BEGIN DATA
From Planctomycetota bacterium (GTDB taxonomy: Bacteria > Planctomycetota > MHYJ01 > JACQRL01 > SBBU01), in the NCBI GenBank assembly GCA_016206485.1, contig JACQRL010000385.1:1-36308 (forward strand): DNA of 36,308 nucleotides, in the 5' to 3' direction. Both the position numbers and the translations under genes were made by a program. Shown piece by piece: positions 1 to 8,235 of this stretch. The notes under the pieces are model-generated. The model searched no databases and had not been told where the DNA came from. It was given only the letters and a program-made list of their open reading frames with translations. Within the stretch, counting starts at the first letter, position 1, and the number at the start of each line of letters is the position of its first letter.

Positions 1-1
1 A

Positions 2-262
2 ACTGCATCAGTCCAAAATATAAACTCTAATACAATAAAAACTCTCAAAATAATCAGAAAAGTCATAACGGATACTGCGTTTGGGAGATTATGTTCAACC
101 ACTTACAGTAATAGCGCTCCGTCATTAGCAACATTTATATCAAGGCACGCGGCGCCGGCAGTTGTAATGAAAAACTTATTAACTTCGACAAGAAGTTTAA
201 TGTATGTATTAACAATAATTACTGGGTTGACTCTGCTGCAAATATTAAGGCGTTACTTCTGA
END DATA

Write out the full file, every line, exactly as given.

From Planctomycetota bacterium (GTDB taxonomy: Bacteria > Planctomycetota > MHYJ01 > JACQRL01 > SBBU01), in the NCBI GenBank assembly GCA_016206485.1, contig JACQRL010000385.1:1-36308 (forward strand): DNA of 36,308 nucleotides, in the 5' to 3' direction. Both the position numbers and the translations under genes were made by a program. Shown piece by piece: positions 1 to 8,235 of this stretch. The notes under the pieces are model-generated. The model searched no databases and had not been told where the DNA came from. It was given only the letters and a program-made list of their open reading frames with translations. Within the stretch, counting starts at the first letter, position 1, and the number at the start of each line of letters is the position of its first letter.

Positions 1-1
1 A

Positions 2-262
2 ACTGCATCAGTCCAAAATATAAACTCTAATACAATAAAAACTCTCAAAATAATCAGAAAAGTCATAACGGATACTGCGTTTGGGAGATTATGTTCAACC
101 ACTTACAGTAATAGCGCTCCGTCATTAGCAACATTTATATCAAGGCACGCGGCGCCGGCAGTTGTAATGAAAAACTTATTAACTTCGACAAGAAGTTTAA
201 TGTATGTATTAACAATAATTACTGGGTTGACTCTGCTGCAAATATTAAGGCGTTACTTCTGA